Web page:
So, what exactly is a stress fracture? How do you know when shin splints have progressed to a stress fracture? And how do you treat it so you can get back on the road as soon as possible and as strong as possible?
For starters, it’s sort of the mother of all running injuries (short of a full fracture). You really don’t want to hear that coming out of your doctor’s mouth, but if you do, know that it’s only a bump in the road; respect their advice no matter how much you may dislike them in that moment. If you don’t, you’re only hurting yourself – and making it easier for them to put their kids through college!
Here are some of the resources I consulted last month when trying to determine if my aches and pains were something I could deal with on my own or if they were something that needed attention from more practiced hands.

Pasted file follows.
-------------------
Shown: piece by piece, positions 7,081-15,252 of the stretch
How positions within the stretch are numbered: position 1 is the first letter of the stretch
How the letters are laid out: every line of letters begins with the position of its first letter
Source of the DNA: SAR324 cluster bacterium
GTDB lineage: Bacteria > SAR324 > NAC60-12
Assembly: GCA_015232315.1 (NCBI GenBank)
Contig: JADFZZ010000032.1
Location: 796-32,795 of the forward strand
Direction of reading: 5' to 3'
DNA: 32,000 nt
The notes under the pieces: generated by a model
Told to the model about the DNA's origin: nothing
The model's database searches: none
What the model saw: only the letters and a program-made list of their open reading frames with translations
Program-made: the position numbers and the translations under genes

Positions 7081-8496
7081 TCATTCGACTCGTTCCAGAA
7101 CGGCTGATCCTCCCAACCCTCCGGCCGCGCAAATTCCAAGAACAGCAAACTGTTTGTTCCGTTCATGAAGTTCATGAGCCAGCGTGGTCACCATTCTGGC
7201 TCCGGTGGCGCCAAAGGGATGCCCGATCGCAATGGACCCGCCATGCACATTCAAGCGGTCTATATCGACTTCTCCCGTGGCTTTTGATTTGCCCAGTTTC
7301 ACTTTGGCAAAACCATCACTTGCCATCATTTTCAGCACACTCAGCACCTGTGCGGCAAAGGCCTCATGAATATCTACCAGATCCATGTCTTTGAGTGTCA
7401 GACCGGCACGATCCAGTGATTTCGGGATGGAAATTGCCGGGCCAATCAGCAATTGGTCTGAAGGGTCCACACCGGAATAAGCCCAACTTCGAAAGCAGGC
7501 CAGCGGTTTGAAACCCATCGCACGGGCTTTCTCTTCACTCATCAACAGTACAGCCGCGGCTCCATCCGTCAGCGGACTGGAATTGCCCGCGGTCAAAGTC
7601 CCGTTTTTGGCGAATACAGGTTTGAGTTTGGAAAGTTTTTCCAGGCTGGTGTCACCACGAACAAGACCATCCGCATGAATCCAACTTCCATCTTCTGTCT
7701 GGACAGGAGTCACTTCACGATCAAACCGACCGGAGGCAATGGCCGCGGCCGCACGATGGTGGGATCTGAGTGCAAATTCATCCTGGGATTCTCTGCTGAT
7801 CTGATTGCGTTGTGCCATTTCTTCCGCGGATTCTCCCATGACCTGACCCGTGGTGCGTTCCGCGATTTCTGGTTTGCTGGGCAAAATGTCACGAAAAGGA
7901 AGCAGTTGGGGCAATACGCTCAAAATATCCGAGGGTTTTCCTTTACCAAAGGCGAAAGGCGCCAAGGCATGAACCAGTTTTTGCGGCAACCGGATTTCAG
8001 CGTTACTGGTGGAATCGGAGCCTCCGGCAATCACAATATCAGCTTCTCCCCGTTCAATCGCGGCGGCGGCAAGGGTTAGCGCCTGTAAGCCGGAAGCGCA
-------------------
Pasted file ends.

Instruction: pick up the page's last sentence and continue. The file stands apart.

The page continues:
Hopefully you’ll never find yourself needing this info, but if you do, knowing what you’re potentially up against before you can see your doctor can help shorten your healing time, or at least help you avoid doing further damage.
(Disclosure: I am not a doctor and I don’t play one on TV. These are just resources that I consulted before I was able to meet with my physical therapist and, later, an orthopedist. If you have any questions or doubts about any aches or pains you’re feeling, by all means, call a trained professional! The internet is a good source for information, but Google ≠ M.D.)